Discovered on my hard drive’s page 7 was a TV film from last year, An Inspector Calls. I swivered over whether to delete or not. Not got the verdict and I watched.
The play in question was part of my English O grade course a few Keith Moons ago. I couldn’t remember anything about it as, during the readings, I was too busy throwing paper planes and making passes, unrequited I must add, at my beloved Lillian. Therefore, the story was all new to me.
I’d give it a six out of ten. Criticisms were that the Birling family must have been well birling not to ask to see the Inspector’s I.D. And David Thewlis, the actor playing the Inspector, had all the charisma of a stopped clock.
Still, like Columbus, it’s good to discover. And that’s one play less to score off my play list. Now, away to rummage in the loft and see if there’s any old DVDs still in the wrappers. I’m sure there’s a Dustin Hoffman Death of a Salesman gathering dust up there.
8 thoughts on “Newfound stuff of old”
Note for Boadicea and Bearsy: Sorry for using the photos on your storage space. One of these days I’ll try and re-work out how to use my space. It’s been awhile.
Isn’t it typical of the cultural imperialism to which Scots of our generation were subject that we were forced to study English plays like this? How refreshing it is that that today’s pupils are being learnt wheens o guid Scots wirds tae mak siccar that thae bluidy English cannae unnerstaund whit we’re sayin aboot the scunners.
Moving on to ‘birling’. A fine word which might, perhaps, have thrown most of your readers apart from Sheona and myself. If any non-Scots do know the word, I blame Alex Salmond for letting them in on its meaning when he said that Tony Benn would be burling (sic) in his grave after his son Hilary’s speech in the House of Commons.
Mind, CO might also know what the word means. Wikipedia assures me that people in her neck of the woods spend most of their leisure time in a competitive log rolling event called birling – I presume that the Scots settlers in North America brought the word with them across the Atlantic.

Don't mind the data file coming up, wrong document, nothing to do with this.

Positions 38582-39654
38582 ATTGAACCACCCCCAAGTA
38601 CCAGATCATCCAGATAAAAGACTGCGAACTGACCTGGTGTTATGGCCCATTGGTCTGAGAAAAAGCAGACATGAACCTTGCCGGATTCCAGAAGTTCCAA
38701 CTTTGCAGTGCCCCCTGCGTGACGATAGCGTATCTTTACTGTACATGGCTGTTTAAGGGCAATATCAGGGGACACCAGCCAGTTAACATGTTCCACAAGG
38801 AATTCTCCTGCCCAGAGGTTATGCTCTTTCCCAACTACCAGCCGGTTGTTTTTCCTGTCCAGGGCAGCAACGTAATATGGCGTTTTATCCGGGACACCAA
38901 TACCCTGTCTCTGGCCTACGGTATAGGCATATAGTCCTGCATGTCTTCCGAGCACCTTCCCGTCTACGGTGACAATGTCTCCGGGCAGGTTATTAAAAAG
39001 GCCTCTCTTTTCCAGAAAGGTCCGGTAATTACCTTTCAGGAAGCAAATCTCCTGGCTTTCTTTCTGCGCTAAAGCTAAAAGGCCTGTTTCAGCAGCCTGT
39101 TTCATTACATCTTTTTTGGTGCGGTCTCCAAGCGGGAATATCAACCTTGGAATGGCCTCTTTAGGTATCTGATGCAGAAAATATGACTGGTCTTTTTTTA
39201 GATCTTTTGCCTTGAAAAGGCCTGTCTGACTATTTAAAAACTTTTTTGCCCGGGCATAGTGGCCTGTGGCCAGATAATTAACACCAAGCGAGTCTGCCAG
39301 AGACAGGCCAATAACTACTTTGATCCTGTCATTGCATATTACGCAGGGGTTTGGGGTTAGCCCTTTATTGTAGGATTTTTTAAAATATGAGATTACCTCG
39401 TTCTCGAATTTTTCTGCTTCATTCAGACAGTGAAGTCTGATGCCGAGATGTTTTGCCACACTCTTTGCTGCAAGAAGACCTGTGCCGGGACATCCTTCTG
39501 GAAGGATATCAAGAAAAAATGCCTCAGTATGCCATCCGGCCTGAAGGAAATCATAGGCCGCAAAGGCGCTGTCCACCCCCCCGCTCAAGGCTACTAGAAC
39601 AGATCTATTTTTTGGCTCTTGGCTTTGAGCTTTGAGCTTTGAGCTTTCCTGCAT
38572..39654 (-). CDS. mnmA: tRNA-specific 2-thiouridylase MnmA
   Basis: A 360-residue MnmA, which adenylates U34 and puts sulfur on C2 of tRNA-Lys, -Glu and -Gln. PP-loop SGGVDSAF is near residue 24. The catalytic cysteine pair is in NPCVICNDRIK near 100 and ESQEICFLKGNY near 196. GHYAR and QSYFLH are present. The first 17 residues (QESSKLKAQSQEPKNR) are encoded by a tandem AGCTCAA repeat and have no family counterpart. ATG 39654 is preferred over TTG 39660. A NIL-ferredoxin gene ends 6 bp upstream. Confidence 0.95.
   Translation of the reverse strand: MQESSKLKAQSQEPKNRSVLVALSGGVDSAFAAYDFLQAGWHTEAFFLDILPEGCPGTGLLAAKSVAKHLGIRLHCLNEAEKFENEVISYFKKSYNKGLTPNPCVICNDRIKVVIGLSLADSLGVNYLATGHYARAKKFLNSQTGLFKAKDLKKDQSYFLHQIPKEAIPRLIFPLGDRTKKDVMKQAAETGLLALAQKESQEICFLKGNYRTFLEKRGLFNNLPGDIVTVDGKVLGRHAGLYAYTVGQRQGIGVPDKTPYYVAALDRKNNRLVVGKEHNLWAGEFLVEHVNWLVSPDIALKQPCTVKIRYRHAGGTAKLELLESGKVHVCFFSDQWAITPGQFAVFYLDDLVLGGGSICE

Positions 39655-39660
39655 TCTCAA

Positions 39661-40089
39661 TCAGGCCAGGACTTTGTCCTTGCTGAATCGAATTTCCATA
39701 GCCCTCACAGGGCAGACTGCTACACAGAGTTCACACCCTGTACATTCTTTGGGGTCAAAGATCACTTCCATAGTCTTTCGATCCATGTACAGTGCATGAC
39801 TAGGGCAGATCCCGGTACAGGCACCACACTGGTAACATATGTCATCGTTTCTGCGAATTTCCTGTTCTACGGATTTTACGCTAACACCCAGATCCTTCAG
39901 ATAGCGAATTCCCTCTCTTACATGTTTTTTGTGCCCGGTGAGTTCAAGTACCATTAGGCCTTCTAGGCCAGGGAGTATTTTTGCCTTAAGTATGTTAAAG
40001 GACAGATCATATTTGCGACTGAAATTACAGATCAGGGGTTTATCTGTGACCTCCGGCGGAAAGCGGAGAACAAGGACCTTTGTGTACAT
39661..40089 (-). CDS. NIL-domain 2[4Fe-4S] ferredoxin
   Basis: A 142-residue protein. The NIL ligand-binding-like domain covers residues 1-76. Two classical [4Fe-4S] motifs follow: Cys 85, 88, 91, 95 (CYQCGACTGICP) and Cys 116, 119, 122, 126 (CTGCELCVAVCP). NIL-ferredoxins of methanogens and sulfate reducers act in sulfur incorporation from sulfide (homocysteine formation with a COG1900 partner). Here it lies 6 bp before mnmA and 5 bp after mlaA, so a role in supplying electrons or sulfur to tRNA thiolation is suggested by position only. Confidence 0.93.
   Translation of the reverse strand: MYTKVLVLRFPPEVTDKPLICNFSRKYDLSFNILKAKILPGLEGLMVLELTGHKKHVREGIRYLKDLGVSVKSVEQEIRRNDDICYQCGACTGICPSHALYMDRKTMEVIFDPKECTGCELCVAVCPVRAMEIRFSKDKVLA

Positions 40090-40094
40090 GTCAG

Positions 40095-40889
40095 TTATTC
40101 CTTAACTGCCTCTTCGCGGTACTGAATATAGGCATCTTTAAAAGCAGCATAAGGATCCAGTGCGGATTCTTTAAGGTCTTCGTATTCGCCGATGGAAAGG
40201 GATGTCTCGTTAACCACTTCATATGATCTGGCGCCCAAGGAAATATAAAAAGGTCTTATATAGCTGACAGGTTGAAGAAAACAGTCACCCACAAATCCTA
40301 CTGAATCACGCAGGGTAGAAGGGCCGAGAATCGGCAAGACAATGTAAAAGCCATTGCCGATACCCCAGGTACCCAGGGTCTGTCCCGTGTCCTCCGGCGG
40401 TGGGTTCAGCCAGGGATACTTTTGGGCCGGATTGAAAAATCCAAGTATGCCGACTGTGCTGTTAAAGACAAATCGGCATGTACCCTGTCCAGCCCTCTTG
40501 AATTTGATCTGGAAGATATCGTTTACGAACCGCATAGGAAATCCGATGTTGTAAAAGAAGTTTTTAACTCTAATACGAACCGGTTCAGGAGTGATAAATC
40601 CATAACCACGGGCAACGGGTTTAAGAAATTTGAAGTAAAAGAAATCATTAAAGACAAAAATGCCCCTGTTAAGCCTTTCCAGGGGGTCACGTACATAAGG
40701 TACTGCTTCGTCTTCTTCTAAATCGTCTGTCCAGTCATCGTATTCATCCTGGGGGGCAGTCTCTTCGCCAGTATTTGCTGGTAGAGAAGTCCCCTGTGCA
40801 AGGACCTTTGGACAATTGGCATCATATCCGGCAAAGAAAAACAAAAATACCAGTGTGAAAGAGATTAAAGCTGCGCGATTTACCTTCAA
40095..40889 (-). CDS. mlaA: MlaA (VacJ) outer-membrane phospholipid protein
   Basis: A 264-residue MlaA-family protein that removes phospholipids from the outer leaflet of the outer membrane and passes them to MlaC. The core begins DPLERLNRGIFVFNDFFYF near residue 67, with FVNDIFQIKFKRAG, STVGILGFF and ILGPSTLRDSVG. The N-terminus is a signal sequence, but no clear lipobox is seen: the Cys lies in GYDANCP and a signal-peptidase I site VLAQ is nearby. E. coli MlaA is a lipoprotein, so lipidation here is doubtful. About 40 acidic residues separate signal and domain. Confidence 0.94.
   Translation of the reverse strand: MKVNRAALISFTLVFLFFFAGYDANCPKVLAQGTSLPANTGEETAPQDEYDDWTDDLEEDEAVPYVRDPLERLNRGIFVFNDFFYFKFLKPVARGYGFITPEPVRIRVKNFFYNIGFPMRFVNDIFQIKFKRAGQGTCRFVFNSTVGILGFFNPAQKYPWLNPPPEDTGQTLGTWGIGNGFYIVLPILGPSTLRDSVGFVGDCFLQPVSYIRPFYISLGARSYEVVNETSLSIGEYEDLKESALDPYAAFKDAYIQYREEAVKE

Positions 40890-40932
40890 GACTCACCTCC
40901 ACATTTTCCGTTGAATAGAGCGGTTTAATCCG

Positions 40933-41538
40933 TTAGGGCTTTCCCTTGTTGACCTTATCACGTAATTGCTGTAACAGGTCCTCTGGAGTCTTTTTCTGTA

Turning to ‘An Inspector Calls’, it is,in my opinion, one of the boy Priestley’s best bits of work. I’m sorry that Thewlis did not impress but the 1954 version starring Alastair Sim is well worth a view. Bryan Forbes played the son.
Which brings me to his widow, Nanette Newman. To be fair, lots of stuff brings me to Nanette Newman – it’s a Jenny Agutter sort of thing
I agree that David Thewlis’s inspector is not a patch on Alastair Sim’s, but it must be very difficult to play an omniscient, supernatural policeman.
JM, you should fly a flag before you mention Nanette and Jenny. I need to be seated and armed with a beverage to withstand the onrush of the memories. But thanks anyway. 😍
JM: I was obliged to read Robert Burns in the original Scots — not always with the benefit of an English-Scots, Scots-English dictionary. One wonders if the NSPS — National Sociality Party of Scotland — is interested in running a country or a tartan theme park. Perhaps they can organise international events with the Sveriges Demokraterna in their Sverigedräkten, the Bayern Partei in their Lederhosen and Dirndls and the Greenlandic Inuit Ataqatigiit in their seal intestine frocks!
Christopher, why shouldn’t you read Burns in his own language?
Sheona: it loses something when not in Scots. My point was that others read works be Scots writers in Scots, yet the SNP whinge about their being too many English writers.
JM, maybe this will calm your fantasies.
But this one is a corker. Don’t mention flowers.